Allergies and AC filters

Should You Repair or Replace Your Furnace's Heat Exchanger?

A cracked heat exchanger can not only rob your home of heat, but it can also pose a serious health hazard as it leaks carbon monoxide and other combustion gases. If you've recently found out your furnace has a cracked heat exchanger, you may be grappling with the decision to repair or replace that component. If you want to know whether you should replace or repair your heat exchanger, you should take a look at the following.

Minor Cracks May Be Repairable

Most heat exchanger failures start out with microscopic cracks, which eventually expand with time and continued use. If these cracks are caught early enough, it may be possible for your HVAC contractor to seal the cracks through welding or the use of epoxy. Such repairs are usually intended for short-term use, as there could be more cracks or severe rust as the heat exchanger ages.

Major Cracks or Severe Rust Warrants Replacement

Over time, those relatively small cracks can grow into larger, more visible cracks that actually allow carbon monoxide and other combustion gases to leak out of the heat exchanger. In many cases, it may be impossible to properly seal these types of cracks without compromising the performance of the heat exchanger itself. When faced with this issue, it's usually best to replace the entire heat exchanger rather than attempt a repair.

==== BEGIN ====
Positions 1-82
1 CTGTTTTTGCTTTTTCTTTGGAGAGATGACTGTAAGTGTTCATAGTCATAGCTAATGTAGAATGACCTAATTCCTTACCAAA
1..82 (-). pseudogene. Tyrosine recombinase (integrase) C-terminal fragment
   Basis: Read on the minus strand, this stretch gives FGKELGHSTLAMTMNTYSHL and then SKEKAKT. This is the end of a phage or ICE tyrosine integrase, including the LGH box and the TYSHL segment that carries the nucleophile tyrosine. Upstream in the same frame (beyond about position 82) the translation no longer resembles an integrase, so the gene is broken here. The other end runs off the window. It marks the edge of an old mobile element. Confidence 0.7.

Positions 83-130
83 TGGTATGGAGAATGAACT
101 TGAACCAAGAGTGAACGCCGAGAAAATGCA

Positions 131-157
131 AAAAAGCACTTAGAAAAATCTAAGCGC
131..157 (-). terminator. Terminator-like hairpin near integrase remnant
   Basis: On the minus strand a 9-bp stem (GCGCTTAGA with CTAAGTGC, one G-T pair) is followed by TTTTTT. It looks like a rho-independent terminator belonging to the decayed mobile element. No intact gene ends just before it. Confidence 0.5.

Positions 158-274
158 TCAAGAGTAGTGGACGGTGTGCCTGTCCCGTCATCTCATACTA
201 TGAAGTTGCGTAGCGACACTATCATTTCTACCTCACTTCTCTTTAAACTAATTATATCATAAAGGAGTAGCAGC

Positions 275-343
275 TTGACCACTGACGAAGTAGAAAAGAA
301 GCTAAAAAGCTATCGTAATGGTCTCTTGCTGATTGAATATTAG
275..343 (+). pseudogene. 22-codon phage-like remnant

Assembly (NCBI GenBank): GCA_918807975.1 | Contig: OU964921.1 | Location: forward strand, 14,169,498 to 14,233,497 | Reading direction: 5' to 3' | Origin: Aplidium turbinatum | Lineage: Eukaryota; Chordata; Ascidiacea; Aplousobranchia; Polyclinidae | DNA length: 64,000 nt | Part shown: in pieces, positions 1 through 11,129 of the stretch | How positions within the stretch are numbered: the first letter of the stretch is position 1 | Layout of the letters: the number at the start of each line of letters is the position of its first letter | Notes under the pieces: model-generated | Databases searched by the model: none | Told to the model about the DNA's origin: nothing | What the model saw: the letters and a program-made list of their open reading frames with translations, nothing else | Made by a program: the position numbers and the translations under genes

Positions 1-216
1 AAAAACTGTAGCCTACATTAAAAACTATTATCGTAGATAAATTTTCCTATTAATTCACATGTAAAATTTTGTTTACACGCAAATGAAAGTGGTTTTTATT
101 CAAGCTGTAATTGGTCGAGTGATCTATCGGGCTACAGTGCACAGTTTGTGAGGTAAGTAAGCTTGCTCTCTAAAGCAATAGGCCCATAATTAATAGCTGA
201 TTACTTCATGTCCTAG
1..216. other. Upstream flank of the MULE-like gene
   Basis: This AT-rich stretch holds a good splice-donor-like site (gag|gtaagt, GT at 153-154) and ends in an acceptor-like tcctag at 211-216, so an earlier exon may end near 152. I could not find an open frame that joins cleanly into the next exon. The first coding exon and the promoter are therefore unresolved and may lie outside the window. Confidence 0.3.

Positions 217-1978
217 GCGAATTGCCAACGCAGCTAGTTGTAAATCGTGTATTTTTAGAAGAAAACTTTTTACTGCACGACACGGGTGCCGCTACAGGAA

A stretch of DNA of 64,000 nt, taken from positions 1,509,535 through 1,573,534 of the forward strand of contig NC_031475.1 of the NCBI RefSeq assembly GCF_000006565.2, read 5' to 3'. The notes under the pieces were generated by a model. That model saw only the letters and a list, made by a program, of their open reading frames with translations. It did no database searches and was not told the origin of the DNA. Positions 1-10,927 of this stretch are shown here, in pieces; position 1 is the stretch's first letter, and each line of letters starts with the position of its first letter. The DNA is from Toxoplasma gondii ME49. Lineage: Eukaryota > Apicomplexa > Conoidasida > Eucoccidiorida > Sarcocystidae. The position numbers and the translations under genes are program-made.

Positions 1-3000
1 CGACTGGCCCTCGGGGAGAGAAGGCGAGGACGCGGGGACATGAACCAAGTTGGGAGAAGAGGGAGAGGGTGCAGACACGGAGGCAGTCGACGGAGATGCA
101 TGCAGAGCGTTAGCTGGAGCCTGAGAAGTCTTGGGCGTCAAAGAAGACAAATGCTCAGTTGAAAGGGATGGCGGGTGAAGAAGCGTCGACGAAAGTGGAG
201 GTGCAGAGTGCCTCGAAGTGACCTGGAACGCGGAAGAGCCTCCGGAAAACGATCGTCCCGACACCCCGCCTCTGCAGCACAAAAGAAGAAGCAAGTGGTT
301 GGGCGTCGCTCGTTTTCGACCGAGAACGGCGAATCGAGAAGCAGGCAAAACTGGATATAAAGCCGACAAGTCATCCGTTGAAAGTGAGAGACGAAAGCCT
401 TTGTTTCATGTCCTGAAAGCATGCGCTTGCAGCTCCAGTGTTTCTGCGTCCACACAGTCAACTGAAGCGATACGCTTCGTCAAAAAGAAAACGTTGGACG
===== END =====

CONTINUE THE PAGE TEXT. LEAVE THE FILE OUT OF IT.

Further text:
In addition, corrosive condensate can also cause severe rust and corrosion to form throughout the heat exchanger surface. This can leave behind microscopic pinholes and other damage that is nearly impossible to weld or epoxy. In cases like these, a replacement is usually the only course of action available.

Weighing the Cost of Repairs vs. Replacement

It's usually cheaper to have the heat exchanger repaired rather than undergo a complete replacement, especially if the repairs needed are relatively minor. On the other hand, a complete replacement may be your only option when it comes to restoring your furnace's performance. Unfortunately, the replacement process can not only be lengthy, but also expensive given the average hourly rates offered by most contractors.

There's also the cost of replacing the heat exchanger versus the cost of replacing the entire furnace. In some cases, having the heat exchanger replaced could cost as much as purchasing and installing a brand-new furnace. If your furnace is more than 10 years old, then replacing the entire furnace may make more economic sense than simply replacing the heat exchanger. To learn more about your options, resources like http://www.coeheatcool.com can help.


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